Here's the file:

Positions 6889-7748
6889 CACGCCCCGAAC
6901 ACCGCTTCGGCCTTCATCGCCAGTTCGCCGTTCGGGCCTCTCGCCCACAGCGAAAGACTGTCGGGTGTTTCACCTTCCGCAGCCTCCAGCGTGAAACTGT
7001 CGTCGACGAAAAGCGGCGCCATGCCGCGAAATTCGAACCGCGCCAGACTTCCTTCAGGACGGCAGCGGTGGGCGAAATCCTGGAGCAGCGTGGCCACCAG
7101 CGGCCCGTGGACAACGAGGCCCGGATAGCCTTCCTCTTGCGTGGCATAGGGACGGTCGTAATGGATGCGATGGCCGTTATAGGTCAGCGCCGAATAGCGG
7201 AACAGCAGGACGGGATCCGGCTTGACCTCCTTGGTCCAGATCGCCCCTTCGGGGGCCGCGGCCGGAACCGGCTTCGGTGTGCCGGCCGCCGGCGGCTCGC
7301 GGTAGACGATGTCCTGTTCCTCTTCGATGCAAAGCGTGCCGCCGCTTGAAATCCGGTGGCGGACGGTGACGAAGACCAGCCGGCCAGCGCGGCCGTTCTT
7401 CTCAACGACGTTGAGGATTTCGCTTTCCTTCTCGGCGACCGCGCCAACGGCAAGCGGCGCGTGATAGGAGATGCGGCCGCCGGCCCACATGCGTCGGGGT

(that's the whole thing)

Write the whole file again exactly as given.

Positions 6889-7748
6889 CACGCCCCGAAC
6901 ACCGCTTCGGCCTTCATCGCCAGTTCGCCGTTCGGGCCTCTCGCCCACAGCGAAAGACTGTCGGGTGTTTCACCTTCCGCAGCCTCCAGCGTGAAACTGT
7001 CGTCGACGAAAAGCGGCGCCATGCCGCGAAATTCGAACCGCGCCAGACTTCCTTCAGGACGGCAGCGGTGGGCGAAATCCTGGAGCAGCGTGGCCACCAG
7101 CGGCCCGTGGACAACGAGGCCCGGATAGCCTTCCTCTTGCGTGGCATAGGGACGGTCGTAATGGATGCGATGGCCGTTATAGGTCAGCGCCGAATAGCGG
7201 AACAGCAGGACGGGATCCGGCTTGACCTCCTTGGTCCAGATCGCCCCTTCGGGGGCCGCGGCCGGAACCGGCTTCGGTGTGCCGGCCGCCGGCGGCTCGC
7301 GGTAGACGATGTCCTGTTCCTCTTCGATGCAAAGCGTGCCGCCGCTTGAAATCCGGTGGCGGACGGTGACGAAGACCAGCCGGCCAGCGCGGCCGTTCTT
7401 CTCAACGACGTTGAGGATTTCGCTTTCCTTCTCGGCGACCGCGCCAACGGCAAGCGGCGCGTGATAGGAGATGCGGCCGCCGGCCCACATGCGTCGGGGT